The combined number of AAFs and atypical findings (ATFs) recorded in ADAMS from urine tests was 2,883 from 224,167 urine samples (1.3%). For blood tests collected outside of the ABP, 41 AAFs and ATFs were recorded from 21,065 blood samples (0.2%). As explained above, this does not suggest that urine tests are ‘more effective’ than urine tests, as a different matrix is used to detect different substances.
It is understood that blood tests are more expensive than urine tests. Such low rates of return in terms of AAFs perhaps explains why some sports in which it is understood that there is a higher prevalence of AAFs – such as weightlifting – collect so few blood samples (8,981 urine tests against 1,589 blood tests) outside of the ABP system and outside of Gas chromatography combustion isotope ratio mass spectrometry (GC/C/IRMS) analysis.
When announcing its Report, WADA highlighted a 7.1% increase in the samples analysed to 322,050 in 2017; whilst AAFs decreased from 1.6% of the sample total in 2016 to 1.43% in 2017. WADA points out that this is ‘primarily due to the significant decrease in the reported cases of meldonium’. As the page header graphic shows, the percentage of tests that results in an AAF is still higher than it was in 2015, before meldonium was added to the 2016 Prohibited List. WADA can legitimately claim that more people are testing positive.
However, whether more doping cheats are being caught is debatable. For most of the substances that feature on the Prohibited List, any amount detected in an athlete’s sample represents an AAF. Detection methods are improving, and phrases such as a ‘pinch of salt in an Olympic sized swimming pool’ are becoming more common in doping cases (see here and here).
Poor regulation of the supplement industry means that manufacturers face little consequence for contamination issues that result in an AAF. As such, it is debatable whether the testing regime is improving the 40% to 60% of cases that are inadvertent, as highlighted by John Ruger, Athlete Ombudsman for the US Olympic Committee (USOC) at Tackling Doping in Sport in 2013.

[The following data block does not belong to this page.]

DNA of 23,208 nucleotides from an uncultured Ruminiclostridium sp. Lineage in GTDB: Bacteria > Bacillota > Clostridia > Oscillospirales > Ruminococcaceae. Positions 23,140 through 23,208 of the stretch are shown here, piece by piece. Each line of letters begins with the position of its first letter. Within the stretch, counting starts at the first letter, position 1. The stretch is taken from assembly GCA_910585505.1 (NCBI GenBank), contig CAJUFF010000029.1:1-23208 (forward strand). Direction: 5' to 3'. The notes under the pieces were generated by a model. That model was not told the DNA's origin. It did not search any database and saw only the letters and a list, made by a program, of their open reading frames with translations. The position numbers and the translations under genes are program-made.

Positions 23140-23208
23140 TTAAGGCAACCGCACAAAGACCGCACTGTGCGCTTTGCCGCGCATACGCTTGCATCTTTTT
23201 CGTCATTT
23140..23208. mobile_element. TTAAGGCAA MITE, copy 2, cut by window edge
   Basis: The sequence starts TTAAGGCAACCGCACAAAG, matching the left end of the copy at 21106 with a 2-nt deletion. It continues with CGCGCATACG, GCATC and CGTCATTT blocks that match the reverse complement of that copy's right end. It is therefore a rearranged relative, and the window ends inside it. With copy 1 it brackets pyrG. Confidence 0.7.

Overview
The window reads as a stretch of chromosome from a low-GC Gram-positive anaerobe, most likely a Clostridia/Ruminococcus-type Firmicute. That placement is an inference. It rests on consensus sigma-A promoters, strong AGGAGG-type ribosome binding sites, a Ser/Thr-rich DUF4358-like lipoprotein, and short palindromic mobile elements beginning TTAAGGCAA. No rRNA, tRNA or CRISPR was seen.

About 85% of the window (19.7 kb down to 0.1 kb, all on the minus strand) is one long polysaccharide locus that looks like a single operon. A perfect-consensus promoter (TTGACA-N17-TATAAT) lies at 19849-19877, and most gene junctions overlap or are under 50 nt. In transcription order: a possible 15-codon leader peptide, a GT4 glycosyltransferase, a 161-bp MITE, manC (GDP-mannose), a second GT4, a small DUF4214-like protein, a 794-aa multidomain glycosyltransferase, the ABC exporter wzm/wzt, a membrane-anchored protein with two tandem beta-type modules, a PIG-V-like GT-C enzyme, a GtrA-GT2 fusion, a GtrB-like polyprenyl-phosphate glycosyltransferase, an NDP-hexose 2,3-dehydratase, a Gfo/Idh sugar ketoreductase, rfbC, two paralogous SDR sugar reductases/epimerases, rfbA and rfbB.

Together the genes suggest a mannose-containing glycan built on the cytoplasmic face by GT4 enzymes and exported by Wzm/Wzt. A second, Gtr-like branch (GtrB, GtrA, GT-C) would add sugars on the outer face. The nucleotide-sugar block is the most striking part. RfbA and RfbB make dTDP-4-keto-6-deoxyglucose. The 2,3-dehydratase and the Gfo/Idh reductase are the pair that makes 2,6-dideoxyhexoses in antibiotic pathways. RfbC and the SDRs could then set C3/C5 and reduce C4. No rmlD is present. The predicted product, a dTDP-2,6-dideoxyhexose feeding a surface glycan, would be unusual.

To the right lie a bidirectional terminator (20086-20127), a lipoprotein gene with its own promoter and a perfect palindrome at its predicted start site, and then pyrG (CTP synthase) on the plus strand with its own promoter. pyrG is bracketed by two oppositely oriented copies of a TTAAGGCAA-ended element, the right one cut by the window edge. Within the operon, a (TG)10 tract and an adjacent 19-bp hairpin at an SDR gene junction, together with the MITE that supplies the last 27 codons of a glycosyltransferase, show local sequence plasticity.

UK Anti-Doping (UKAD) recently announced that since January 2016, 30% of the 72 ADRVs it reported were intelligence led. The percentage of doping cheats that it is catching outside of the testing system appears to be increasing.
However to be fair, it is also true that an athlete faced with an AAF will always attempt argue that their use was inadvertent. The Chris Froome and Tyson Fury cases illustrated that an elite athlete faced with an AAF stands more chance of being exonerated due to the financial resources that they possess to argue their case. ‘In recognition of the respective counter-arguments and the risks inherent in the dispute resolution process, each side has accepted a compromise of its position’, stated UKAD when announcing Fury’s backdated ban that allowed him to immediately begin competing again.
This is not to suggest that Froome or Fury have done anything wrong – far from it. They have been rightfully exonerated of a doping offence and such cases should be welcomed by other athletes who can use such rulings to support their own defences. However, as Gordon Gilbert, Sonny Webster, Beth McKenzie and others have discovered, marshalling a scientific defence in a system where an athlete is guilty until they can prove that they are innocent is an expensive business that not every athlete can afford.
It is also of concern that many sports appear to be relying on in competition testing. David Howman, WADA’s former Director General, warned in 2013 that sport was only catching the “dopey dopers”. Whilst it is understood that in-competition tests provide a deterrent effect, it could be argued that the sophisticated doper might use prohibited substances in the off season, in remote locations that are difficult for doping control officers to access.
Such scenarios appear to have played out in the past use of ‘closed cities’ by Russian athletes, and by training in remote locations. OOC testing is important not only to remove the perception of immunity for any potential dopers who take this path, but also to remove suspicion that anyone who uses such training locations is doing so for nefarious purposes.
Looking at the WADA 2017 testing figures, it is not hard to see how Howman came to the conclusion that the testing regime is only catching the“dopey dopers”. It would appear that the “dopey dopers” are non-elite athletes that use substances that are easily detectable in urine during competition, and do not have the financial resources to argue their case.
As Howman realised in 2013, an intelligent doper would not go down that route. Unfortunately, WADA’s 2017 testing figures appear to show that little has changed.
• This article is the first part of a three-part analysis of WADA’s 2017 Testing Figures Report. It was originally published as ‘Urine results in more AAFs than blood’, however scientists pointed out that urine and blood tests should not be compared. To view analysis of the AAFs reported by substance involved, click here. To view analysis of the samples and AAFs reported by Laboratories in 2017, click here.